Pasting Charts in Word and PowerPoint

When you paste Excel charts into Word or PowerPoint you may also be pasting all the underlying data that created the chart.

To get around that problem, you can use the Copy as Picture option.

This option is on a drop down on the Copy button on the Home ribbon – see image below.

copy_chart_1

You have a few options to choose from on what and how to copy.

copy_chart_2

This treats the chart as a graphic, which breaks any links to the underlying data. It also makes it much easier to re-size the chart when you paste it in the destination document.

It is not dynamic at all – it is a point in time capture.

Format part of a text string

Many people don’t know that you can format part of a text string in a cell.

This can be useful if you want to highlight, or emphasis, a particular word or phrase in a text string.

You can double click a word in the Formula Bar or while editing in a cell and a small menu pops up – see image below.

test

The options are reasonably limited, but you can use Bold or Italic, change the font; the font size and font colour – see examples below.

text-format

Show or Hide Cell Comments

Cell comments (they are like a sticky notes for cells) are great for instructions and documentation.

To show all the comments press, in sequence, not held down

Alt r  a

This is a toggle, so you can use the same sequence to hide all the comments.

alt-r-a

Reapply a Filter

Let’s say you have applied a filter to a list.

The list is dynamic and the values have been updated by a refresh – the filter is out of date.

You don’t have to go into the filter drop down to re-apply the filter.

You can use a keyboard shortcut whilst in any cell in the table.

Ctrl + Alt + L

 

reapply

Calculation Issue

There are two reasons your Excel file won’t calculate.

The first, and easiest to fix, is that Calculation is turned off – see a previous tip on that issue.

The other reason is that there is a Circular Reference in the file. Circular References can stop calculation.

You can confirm if there is a Circular Reference in a file by looking at the bottom left-hand corner of the screen – see image below.

circ

A Circular Reference means that a cell is referring to itself in a calculation. A simple example is shown in the image above, where cell A1 has a formula =A1.

Excel cannot resolve this calculation, so zero is displayed.

In the Formulas tab, on the right-hand side, the Error Checking icon drop down will help you identify the Circular References in the file.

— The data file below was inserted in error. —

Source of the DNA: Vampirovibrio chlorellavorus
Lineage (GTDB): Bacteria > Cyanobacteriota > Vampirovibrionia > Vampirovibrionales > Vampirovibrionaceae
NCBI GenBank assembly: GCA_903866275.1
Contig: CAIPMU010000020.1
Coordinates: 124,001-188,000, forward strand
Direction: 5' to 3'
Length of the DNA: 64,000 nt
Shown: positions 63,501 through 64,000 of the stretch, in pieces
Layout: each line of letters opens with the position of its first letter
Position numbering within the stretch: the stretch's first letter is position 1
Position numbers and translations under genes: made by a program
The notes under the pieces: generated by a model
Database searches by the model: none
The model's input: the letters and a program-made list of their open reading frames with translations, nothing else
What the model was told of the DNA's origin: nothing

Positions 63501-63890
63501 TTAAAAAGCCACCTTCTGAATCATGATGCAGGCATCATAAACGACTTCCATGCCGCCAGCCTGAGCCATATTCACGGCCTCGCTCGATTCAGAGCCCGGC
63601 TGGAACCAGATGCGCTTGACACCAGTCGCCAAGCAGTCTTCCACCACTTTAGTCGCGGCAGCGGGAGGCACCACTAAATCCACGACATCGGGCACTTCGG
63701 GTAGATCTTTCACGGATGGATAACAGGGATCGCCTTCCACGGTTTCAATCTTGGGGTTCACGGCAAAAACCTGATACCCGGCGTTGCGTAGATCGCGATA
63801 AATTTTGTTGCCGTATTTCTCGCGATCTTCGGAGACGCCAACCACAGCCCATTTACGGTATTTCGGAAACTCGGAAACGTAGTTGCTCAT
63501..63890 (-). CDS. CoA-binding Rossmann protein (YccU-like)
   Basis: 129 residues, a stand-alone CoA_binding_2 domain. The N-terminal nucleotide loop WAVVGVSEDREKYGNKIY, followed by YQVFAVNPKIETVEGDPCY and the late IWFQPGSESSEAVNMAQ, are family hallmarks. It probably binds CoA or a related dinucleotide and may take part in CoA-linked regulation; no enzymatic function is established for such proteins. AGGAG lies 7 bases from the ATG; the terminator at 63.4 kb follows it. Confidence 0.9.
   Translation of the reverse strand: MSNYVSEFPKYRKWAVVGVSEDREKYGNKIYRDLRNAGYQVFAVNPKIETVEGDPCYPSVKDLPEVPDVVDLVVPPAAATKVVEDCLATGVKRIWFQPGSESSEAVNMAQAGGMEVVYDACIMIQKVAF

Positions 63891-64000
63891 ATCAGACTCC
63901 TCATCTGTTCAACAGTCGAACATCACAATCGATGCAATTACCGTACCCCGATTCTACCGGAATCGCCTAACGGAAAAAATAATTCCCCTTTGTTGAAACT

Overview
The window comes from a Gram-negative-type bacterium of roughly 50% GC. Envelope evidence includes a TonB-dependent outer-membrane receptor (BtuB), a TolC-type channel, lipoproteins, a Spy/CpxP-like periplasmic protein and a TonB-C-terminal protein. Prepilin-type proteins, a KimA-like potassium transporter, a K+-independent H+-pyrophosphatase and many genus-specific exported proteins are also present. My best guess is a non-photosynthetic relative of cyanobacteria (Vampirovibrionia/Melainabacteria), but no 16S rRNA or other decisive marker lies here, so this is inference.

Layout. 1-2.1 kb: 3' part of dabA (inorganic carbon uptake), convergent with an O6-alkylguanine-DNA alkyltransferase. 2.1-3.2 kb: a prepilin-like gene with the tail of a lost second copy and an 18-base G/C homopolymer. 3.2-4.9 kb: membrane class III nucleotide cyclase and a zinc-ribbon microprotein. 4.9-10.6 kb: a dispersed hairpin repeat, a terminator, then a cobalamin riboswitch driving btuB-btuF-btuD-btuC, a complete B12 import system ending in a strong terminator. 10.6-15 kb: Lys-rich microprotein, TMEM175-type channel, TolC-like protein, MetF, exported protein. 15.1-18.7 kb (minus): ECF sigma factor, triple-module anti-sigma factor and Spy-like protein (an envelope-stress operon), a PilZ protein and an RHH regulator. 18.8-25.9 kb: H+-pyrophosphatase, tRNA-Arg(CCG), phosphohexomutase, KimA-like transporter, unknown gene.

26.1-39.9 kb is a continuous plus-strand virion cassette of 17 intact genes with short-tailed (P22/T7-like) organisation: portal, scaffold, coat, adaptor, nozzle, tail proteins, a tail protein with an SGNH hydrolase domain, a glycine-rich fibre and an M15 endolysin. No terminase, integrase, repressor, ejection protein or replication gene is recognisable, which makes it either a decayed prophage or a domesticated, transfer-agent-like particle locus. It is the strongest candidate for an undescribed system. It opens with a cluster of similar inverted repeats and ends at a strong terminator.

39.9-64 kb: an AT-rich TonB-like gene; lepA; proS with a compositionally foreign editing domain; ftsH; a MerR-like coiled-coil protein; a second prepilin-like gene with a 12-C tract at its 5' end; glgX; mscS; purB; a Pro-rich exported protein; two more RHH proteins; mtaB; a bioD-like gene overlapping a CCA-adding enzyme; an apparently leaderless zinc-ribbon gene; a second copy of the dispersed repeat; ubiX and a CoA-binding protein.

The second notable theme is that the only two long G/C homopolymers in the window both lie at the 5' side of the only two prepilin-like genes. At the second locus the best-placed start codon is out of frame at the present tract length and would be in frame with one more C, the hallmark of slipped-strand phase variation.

circ_2

Learning Excel’s Function Arguments

When you start to use a function it can take some time to learn the arguments required and understand what Excel expects for each argument. Eg should it be a cell or a range or either?

When you have the start of a function in the formula bar, you can either press Ctrl + a or click the fx symbol on the left of the formula bar – see image below.

function_1

In the image above, the argument in square brackets [range_lookup] is optional. Square brackets around an argument mean it is optional.

This will display a dialog with a listing of the arguments required by a function. The bold names are required, the non-bold names are optional.

function_2

This listing provides a lot more detail on what Excel is expecting for each function argument. This helps you learn more about how to create and use the function.

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You Can Undo After You Save

I amazed how many people are unaware of a change that happened way back in Excel 2007.

In Office 2007 and later versions you can use Undo after you have saved the file.

In the old days (Excel 2003 and earlier) saving used to clear the undo list – it no longer does.

So undo to your heart’s content.

Remember there is a keyboard shortcut to undo.

Ctrl + z

undo1

 

Summing a range with Errors

If you have a column of values with errors, but you want to see what the values add up to, use the AGGREGATE function (added in Excel 2010).

If column A has the values and errors use

=AGGREGATE(9,6,A:A)

The 9 means SUM. The 6 means ignore errors.

Working with Quarters in Excel

You might not know that Excel knows about quarters. That’s 3 months, not 25 cents.

If you type Q1 in a call and drag the cell with the Fill Handle (bottom right corner of cell) you will see that Excel repeats the sequence Q1, Q2, Q3 and Q4. It doesn’t do Q5 or above.

This works for Qtr1 as well.

 

Selecting Ranges

When selecting a range with the mouse or keyboard, keep an eye on the Name Box – top left corner of the screen, just above the grid.

It tells you how many rows (R) and columns (C) you have already selected – see image below.

Select_RangeAs soon as you release the mouse, or stop using the keyboard, the values will disappear. You have to be quick to see it.

Date Entry Tricks

When entering dates from the current calendar year you can leave out the year. Excel assumes the current year.

Entering 27/7 and pressing Enter will enter 27/7/16. I wrote this post in 2016.

Whatever you enter is first considered as dd/mm. If that doesn’t make sense eg 9/15 then mm/yy if used.

If you enter a month and year combination it assumes the first of the month.

For example entering 9/15 will enter the 1/9/15.

You can use the forward slash / or the dash – between values in a date and Excel will recognise the date.

Excel treats 9/15 the same as 9-15.

To entry today’s date use Ctrl + ;

Always Refer to Cell A1

If you need to ALWAYS refer to cell A1, regardless of whether row or columns are inserted or deleted, then use the following formula.

=INDIRECT("A1")

This will always display the entry in cell A1 on the current sheet.

Another formula that always refers to cell A1 on the current sheet is

=INDEX(1:1048576,1,1)